A linkage institution is a structure within a society that connects the people to the government or centralized authority. These institutions include: elections, political parties, interest groups, and the media.
Government is formed as a legitimate alternative to violence. These governments create policy making institutions to develop rules by which conflicts within society are to abide by. Democratic governments often elect a legislative body. Monarchies develop a single arbitrator. Aristocracies develop a privileged body of individuals. All of which centralized authority, develop an institutionalized structure, and provides a means by which policy is made. Dynamic social change occasionally require rules within a society to change. Linkage institutions provide the means to connect those individuals within a society to the centralized authority.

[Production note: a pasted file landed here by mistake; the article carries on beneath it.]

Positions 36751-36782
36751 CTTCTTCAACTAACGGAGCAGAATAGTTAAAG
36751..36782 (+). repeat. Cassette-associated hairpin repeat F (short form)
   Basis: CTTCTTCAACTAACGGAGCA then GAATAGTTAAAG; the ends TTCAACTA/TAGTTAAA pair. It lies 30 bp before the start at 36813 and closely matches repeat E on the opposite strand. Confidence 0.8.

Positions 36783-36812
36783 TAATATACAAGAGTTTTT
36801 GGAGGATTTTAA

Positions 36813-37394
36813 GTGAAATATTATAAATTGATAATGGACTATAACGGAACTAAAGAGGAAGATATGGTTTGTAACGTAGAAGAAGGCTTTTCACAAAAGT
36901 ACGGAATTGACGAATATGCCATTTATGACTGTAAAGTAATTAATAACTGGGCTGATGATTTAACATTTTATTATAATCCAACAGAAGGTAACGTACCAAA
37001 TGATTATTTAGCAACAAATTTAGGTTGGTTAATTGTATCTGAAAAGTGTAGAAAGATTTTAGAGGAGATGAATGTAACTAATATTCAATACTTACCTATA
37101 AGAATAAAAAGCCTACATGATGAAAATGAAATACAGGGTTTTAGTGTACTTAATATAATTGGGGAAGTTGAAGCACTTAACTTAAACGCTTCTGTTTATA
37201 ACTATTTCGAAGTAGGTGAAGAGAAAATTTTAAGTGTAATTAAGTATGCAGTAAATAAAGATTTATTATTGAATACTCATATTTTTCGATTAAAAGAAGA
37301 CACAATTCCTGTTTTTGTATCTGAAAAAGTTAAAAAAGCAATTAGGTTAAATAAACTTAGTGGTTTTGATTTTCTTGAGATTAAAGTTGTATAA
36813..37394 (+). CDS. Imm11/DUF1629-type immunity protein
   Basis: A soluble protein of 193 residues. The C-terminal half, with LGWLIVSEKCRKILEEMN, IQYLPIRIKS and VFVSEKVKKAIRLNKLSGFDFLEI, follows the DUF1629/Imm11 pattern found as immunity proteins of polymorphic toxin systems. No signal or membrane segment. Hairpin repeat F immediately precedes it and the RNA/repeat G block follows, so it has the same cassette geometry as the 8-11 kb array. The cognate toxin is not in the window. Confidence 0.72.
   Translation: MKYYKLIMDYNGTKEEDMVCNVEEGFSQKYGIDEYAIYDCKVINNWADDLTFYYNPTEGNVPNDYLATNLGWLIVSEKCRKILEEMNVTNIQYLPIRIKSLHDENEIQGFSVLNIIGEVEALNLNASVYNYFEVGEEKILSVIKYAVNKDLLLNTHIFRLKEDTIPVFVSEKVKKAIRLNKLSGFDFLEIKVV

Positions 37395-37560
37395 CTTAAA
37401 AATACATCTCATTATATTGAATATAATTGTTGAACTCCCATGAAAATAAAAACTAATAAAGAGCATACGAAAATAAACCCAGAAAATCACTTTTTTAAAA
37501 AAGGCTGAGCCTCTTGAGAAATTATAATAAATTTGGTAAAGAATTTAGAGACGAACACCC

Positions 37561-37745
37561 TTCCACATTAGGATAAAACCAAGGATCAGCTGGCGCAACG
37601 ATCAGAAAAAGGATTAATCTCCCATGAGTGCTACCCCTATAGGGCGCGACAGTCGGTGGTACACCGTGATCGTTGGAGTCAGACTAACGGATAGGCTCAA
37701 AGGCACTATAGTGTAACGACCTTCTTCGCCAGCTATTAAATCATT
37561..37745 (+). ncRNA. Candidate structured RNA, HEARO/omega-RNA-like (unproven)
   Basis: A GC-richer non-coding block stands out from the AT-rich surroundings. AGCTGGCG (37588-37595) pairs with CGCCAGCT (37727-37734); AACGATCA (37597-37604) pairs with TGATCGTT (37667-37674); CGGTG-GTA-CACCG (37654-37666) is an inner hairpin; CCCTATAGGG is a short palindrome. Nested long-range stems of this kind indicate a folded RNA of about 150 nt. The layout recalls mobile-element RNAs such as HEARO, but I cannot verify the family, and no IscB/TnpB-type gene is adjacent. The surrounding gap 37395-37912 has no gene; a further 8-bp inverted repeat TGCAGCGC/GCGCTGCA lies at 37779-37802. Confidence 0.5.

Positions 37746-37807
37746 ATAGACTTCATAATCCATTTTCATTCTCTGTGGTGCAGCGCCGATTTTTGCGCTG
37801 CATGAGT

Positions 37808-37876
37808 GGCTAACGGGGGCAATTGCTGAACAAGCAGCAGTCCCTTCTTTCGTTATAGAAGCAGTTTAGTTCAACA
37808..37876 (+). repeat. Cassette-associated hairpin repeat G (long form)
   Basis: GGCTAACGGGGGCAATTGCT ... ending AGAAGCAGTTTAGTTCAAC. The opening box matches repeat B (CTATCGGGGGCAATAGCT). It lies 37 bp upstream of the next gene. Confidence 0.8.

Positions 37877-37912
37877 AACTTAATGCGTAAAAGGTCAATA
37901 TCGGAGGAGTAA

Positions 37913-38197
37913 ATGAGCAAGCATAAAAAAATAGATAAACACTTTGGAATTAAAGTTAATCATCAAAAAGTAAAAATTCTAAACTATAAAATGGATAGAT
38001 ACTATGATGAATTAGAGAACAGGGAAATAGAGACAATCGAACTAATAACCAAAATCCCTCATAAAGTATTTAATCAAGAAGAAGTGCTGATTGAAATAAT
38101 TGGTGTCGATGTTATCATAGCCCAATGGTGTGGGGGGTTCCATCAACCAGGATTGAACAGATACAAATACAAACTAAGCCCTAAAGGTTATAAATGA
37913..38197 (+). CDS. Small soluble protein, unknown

Political exclusions and oligarchical tendencies within societies create "linkage failures". These events create contentions within society and act as motivators towards social protests and rebellion.
See also 
- Jenkins, J. Craig; Klandermans, Bert (1995), The politics of social protest: comparative perspectives on states and social movements, University of Minnesota Press, ISBN 978-0-8166-2422-5
|This article about a political term is a stub. You can help Wikipedia by expanding it.|